The National Marine Fisheries Service protected rare Taiwanese humpback dolphins on Tuesday, listing the species as "endangered" under the Endangered Species Act. The decision comes in response to a March 2016 petition from the Animal Welfare Institute, Center for Biological Diversity and WildEarth Guardians seeking U.S. protections to help prevent the extinction of a population that now numbers fewer than 100 individuals.
EcoWatch Daily Newsletter
Taiwan's Environmental Protection Agency, in cooperation with a number of environmental organizations, proposed an ambitious 12-year timeline Tuesday to eliminate four types of single-use plastics—takeaway beverage cups, drinking straws, shopping bags and disposable tableware—by 2030 to tackle plastic pollution.
Taiwan, the birthplace of bubble tea, is famous for its unique food and drink culture, but the plastic vessels that come with the treats make up the vast majority of the country's beach litter. Additionally, the Tamsui River in the north was declared the 16th dirtiest river in the world for leaching 14,700 tons of plastic debris into the ocean every year.
By Edward Barbier and Terry Iverson
This was the final step of a process that began when two U.S. subsidiaries of foreign solar panel makers filed a rarely used kind of trade complaint with the International Trade Commission. Trump largely followed the course of action the independent U.S. agency had recommended to protect domestic manufacturers from unfair competition.
By Steve Smith
Thousands of miles apart, two Greenpeace ships propelled our global oceans campaign forward today.
This morning in Taiwan—home to the world’s largest tuna fishing fleet—Greenpeace activists took action at the largest shipbuilding yard there. The activists unfurled a large banner saying “Overfishing Starts Here” at a facility where massive industrial fishing boats destined to fish across the globe's oceans are built.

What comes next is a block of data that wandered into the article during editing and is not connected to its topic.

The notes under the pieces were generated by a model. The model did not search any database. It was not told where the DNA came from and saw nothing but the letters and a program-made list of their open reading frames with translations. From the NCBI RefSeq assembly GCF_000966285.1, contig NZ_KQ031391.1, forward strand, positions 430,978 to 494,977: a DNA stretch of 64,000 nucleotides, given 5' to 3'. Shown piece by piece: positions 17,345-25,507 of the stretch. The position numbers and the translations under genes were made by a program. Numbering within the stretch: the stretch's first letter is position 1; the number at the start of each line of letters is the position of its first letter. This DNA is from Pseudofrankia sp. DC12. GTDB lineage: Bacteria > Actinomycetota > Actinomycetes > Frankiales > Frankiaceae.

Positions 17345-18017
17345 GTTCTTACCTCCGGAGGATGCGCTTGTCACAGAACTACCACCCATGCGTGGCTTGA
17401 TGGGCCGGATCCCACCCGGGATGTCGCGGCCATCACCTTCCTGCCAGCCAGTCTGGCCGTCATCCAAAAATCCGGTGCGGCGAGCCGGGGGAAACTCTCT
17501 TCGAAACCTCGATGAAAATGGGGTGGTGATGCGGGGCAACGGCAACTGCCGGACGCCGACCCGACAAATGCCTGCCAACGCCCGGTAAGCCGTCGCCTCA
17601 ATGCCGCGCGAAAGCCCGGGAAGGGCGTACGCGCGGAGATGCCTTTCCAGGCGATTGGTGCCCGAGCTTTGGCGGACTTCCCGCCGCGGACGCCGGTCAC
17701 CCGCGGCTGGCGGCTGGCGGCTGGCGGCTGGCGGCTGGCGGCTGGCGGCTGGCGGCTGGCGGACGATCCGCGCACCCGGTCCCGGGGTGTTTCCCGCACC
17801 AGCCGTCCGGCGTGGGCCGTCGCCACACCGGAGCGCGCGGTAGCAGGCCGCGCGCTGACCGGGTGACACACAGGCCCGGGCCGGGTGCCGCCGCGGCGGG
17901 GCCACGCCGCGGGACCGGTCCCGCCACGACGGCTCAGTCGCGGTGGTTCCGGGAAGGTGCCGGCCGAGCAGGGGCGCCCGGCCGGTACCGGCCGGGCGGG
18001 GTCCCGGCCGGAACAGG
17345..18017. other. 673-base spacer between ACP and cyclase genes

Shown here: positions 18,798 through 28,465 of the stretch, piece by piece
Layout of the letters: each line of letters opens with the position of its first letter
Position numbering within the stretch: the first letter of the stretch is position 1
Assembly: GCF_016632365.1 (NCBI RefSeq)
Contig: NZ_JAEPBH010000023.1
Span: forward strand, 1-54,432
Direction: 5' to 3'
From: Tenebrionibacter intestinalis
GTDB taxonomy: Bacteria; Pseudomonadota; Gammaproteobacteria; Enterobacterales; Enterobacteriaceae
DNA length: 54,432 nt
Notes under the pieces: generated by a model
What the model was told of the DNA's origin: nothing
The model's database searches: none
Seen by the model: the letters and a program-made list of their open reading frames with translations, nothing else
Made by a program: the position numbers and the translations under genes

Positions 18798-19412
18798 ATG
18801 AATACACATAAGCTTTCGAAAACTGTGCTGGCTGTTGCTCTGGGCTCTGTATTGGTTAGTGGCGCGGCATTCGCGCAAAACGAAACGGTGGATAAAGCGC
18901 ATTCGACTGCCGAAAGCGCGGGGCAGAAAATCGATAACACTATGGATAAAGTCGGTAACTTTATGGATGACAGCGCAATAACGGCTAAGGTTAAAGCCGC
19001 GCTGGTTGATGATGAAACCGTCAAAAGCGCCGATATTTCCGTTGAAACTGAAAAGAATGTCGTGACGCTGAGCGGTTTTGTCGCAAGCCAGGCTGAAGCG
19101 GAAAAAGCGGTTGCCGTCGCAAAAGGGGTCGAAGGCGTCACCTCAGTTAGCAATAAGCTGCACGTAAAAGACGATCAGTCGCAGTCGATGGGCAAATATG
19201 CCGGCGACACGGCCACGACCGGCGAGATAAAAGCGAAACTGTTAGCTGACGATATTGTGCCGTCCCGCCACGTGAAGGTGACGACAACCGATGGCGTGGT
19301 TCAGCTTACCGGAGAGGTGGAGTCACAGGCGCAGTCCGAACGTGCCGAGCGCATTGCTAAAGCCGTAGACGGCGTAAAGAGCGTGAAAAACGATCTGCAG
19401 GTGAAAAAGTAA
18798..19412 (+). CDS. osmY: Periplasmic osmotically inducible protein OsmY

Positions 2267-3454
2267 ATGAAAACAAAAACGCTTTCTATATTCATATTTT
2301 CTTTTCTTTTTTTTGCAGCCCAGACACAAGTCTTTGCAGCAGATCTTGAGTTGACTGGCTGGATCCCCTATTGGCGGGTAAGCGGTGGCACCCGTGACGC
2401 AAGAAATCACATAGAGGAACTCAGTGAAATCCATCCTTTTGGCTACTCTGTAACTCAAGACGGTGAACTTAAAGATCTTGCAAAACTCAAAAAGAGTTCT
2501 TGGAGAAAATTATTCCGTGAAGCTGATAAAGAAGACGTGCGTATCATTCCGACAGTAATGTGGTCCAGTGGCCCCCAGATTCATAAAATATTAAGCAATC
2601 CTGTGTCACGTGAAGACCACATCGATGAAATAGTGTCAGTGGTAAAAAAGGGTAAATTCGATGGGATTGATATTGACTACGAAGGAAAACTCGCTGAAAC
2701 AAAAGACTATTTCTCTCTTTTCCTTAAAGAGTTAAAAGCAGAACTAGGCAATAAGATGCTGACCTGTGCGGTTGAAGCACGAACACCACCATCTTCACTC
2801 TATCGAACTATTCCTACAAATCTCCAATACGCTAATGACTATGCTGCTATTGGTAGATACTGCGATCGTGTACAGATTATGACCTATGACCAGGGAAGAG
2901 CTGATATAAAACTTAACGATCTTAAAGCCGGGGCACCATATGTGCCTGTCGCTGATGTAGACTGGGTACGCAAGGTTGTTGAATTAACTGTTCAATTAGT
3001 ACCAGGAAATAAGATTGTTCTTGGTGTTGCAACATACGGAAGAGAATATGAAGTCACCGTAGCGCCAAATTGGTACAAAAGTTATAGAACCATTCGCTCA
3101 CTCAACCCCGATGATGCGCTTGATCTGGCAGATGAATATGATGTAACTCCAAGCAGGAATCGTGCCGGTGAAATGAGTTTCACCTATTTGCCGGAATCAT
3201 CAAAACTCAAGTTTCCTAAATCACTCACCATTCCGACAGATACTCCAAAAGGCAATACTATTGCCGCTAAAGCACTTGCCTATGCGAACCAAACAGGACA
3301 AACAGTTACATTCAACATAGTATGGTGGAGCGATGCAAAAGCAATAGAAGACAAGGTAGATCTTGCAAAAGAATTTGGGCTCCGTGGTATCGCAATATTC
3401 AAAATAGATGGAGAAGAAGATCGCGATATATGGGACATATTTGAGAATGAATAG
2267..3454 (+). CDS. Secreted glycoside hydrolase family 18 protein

Destructive overfishing has already put the future of our oceans—and the billions of people dependent on them for food and jobs—at risk. The bottom line is simple: future generations need fewer huge fishing boats and more fish.
That’s why our activists in Taiwan took action today: the Taiwanese government has been side-stepping international agreements and sending fishing vessels to the corners of the planet, determined to catch the very last fish.
While the Taiwanese fishing barons profit now, the people of Taiwan and the artisanal fishing communities will pay the price for the industrial fleets fishing themselves out of existence.
Meanwhile, the Rainbow Warrior arrived in Mauritius today.
Having completed patrols of the southwestern Indian Ocean, the Greenpeace flagship arrived in Port Louis, where it will host public events over the next few days. The campaign team on board will also be meeting with industry and government officials to discuss ways to end overfishing.
Port Louis is a major hub port for the region’s tuna fishing fleet and the talks to be held in coming days will focus on the action needed from governments and industry to ensure legal, sustainable and equitable tuna fisheries—crucial for the creation of fishing jobs.
Greenpeace's expedition into the Indian Ocean—the world’s second largest tuna fishery, behind only the Pacific—is highlighting the problems of illegal fishing and the threat overfishing poses to the region’s people.
Today is a very exciting day. Our oceans campaign’s very first major confrontation with shipbuilding and our first visit to Port Louis to discuss overfishing.
Our work to defend our oceans for the future continues in Taiwan, Mauritius and elsewhere.
The solution here is you—by demanding your supermarkets carry sustainable tuna and urging your tuna brands to source their tuna from responsible fisheries, together we can leave our children a future of fish in the ocean, in nets and on plates.
Visit EcoWatch’s BIODIVERSITY page for more related news on this topic.
Steve Smith is based in Greenpeace International's Amsterdam office.